Some of the goals he scored that year were simply stunning. He suddenly became one of the best free-kick takers in world football, to a point where the ball hitting the back of the net seemed inevitable, whipping in stunning set-pieces against Newcastle, Hull and Fulham to name a few. His penalty record was also top-notch – 100% in fact – dispatching all six he was handed. Fast-forward a few years, and it was Yaya who scored the decisive spot-kick in the 2016 Capital One Cup final against Liverpool – another trophy-sealing goal for the king of the big games. There were some incredible long-range efforts too – remember that one against Viktoria Plzen in the Champions League? 35 yards out, whip, bend and power, right into the top corner. Or how about the goal that sealed his hattrick against Fulham? Again, 30 yards out, the ball started about a yard wide of the post before curling beautifully beyond the outstretched arms of the keeper. Incredible.
And what about those lung-busting 50-yard runs? I can’t imagine there are many more intimidating sights for a defender than Yaya Touré stomping towards you, full-pelt. He ran half the length of the pitch before slamming the ball home against West Ham at the Etihad. He played two one-twos, sending Palace defenders flying, before cutting inside and curling one into the far-corner away at Selhurst Park. And then there was THAT goal against Aston Villa. Surging forward from inside his own half, Yaya obliterated 5 defenders with exhilarating pace and power, before finishing perfectly over the keeper, sending the Etihad faithful into complete euphoria. Probably one of my favourite ever Yaya moments.
If not that, then it would be his greatest ever goal in City colours. We said he was a big-game player – so it was no surprise that he was the one to pick us up after going 1-0 down to Sunderland in the Capital One Cup final of 2014. The ball was squared to Yaya, MILES away from goal. Barely even breaking his stride, Yaya sent the ball hurling into the far corner. Sheer genius. City went on to win the game 3-1, to add yet another trophy to the Yaya collection – another trophy that we probably wouldn’t have in our glistening cabinet without him.
There were also, let’s not forget, a few discreditable moments along the way too. The less said about the birthday cake saga, the better – and even the war of words between his controversial agent Dimitri Seluk and Pep Guardiola. Luckily though, despite having been completely exiled from the squad for over three months due to the verbal bust-up, Yaya rose from the dead to score twice on his return, to seal three points at Crystal Palace. It could’ve been such an unceremonious exit for him. We’re all so glad that he decided to stick it out and stay with us. Now, we can give him the proper send-off that he truly deserves.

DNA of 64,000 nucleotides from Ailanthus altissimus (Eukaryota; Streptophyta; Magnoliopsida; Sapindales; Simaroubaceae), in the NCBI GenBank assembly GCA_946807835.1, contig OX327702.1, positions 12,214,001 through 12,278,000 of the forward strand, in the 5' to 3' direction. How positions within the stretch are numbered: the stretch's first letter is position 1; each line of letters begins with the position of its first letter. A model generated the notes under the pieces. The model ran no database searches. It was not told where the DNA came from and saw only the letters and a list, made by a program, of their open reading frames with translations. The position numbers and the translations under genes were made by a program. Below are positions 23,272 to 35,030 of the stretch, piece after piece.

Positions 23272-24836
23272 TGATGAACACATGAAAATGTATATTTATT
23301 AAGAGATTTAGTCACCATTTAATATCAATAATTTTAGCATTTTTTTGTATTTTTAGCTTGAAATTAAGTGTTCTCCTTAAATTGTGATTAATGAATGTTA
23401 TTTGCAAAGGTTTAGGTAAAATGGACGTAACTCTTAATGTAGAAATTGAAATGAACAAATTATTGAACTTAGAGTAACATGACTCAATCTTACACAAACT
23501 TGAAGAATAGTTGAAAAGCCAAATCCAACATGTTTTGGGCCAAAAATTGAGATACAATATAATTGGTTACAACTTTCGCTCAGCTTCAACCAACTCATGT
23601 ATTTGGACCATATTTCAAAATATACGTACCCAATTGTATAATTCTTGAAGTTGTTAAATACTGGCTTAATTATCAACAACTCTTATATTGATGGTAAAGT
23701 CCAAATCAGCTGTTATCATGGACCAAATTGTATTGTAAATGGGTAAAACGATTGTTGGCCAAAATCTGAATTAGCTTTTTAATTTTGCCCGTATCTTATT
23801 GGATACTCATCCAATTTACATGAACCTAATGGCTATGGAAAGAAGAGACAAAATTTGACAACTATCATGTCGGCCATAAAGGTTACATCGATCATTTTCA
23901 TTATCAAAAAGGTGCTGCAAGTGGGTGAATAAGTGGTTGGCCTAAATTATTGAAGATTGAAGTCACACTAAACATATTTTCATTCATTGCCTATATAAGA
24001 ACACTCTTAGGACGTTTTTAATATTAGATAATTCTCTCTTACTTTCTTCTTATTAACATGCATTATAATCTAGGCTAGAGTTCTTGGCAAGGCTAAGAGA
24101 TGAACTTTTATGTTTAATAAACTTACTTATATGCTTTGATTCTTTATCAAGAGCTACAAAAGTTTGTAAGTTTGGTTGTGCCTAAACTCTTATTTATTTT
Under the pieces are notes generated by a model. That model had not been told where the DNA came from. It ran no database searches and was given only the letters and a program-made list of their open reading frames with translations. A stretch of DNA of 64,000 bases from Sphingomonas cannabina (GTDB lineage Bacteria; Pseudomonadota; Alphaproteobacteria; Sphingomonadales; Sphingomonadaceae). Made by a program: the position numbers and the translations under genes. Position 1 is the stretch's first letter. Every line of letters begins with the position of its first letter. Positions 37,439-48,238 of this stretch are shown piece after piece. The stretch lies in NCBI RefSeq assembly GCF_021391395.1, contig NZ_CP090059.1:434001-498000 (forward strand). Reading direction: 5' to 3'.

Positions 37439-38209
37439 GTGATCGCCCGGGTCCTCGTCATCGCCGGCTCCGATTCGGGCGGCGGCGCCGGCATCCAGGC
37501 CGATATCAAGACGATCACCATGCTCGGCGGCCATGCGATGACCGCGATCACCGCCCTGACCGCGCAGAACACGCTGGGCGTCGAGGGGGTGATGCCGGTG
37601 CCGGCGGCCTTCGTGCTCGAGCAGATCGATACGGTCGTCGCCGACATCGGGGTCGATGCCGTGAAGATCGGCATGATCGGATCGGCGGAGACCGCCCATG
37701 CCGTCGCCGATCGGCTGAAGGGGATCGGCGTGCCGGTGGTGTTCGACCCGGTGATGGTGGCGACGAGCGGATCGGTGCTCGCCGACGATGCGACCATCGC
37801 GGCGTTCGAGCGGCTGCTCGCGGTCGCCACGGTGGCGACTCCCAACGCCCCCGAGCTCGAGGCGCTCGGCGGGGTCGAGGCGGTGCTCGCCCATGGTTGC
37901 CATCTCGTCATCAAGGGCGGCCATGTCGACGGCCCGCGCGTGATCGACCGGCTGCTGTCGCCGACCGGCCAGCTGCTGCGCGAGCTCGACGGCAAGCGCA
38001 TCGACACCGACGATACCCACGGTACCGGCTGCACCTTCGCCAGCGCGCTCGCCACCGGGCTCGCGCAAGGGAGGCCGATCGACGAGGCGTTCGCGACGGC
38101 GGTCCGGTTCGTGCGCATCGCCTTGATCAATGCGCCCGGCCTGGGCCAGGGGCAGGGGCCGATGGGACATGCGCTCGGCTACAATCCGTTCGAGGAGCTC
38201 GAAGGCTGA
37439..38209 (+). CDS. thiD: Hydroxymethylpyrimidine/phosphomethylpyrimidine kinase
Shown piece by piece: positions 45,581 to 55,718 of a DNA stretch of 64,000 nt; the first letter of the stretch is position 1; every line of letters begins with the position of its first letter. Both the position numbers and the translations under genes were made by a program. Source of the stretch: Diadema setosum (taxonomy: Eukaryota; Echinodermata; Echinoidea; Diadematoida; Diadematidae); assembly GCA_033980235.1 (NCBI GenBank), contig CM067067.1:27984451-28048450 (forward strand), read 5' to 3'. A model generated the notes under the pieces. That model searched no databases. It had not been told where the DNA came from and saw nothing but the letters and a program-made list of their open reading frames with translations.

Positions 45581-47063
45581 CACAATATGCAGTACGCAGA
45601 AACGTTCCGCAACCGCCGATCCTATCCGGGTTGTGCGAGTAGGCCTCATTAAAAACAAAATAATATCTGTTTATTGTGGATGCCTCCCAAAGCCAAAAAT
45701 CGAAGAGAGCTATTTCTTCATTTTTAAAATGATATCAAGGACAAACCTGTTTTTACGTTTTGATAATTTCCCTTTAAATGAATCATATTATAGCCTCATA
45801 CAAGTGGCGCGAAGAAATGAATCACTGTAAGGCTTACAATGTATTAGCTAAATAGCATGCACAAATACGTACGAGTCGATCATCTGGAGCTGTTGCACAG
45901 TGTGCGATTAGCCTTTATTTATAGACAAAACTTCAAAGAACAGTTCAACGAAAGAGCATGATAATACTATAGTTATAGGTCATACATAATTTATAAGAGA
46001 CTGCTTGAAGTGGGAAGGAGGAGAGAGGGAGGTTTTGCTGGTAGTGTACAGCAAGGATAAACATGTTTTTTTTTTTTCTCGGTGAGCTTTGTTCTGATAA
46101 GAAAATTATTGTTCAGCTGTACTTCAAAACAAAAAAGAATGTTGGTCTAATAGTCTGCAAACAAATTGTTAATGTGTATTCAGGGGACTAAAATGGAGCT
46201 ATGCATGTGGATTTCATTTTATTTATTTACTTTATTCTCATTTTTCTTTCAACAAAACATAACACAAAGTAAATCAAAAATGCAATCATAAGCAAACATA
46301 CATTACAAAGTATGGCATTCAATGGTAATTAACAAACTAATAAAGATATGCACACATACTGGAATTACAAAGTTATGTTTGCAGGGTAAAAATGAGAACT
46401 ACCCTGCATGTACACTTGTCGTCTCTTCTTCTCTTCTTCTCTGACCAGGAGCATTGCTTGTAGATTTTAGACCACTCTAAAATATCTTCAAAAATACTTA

There are so many other magical moments I haven’t yet talked about. That sumptuous goal at the Emirates, a left-footed side-foot that looped gloriously over Petr Cech and into the far corner. That screamer at the Etihad that left West Ham keeper Jääskeläinen rooted to the spot as it flew into the top-left hand corner. That devastating smash from the edge of the box that nearly ripped the Etihad net off against Sunderland. The man has done so much for this club, it’s impossible to squeeze everything into few hundred words. I hope I’ve done him justice, and I hope you’ve enjoyed reminiscing with me.
But all good things must come to an end. Yaya Touré has taken this club to new heights. He’s scored some of the most crucial goals of the team’s history. Our midfield powerhouse has helped to turn our club, little old City, into a footballing powerhouse. And while his involvement in the first team has dwindled in recent years as the new crop of City superstars comes through the ranks, it’s absolutely essential that we remember Yaya’s contribution. He was a founding member. A pioneer. A trailblazer.
I’m sure that I speak on behalf of everyone here at City Watch, and indeed, every single City fan across the globe when I say this: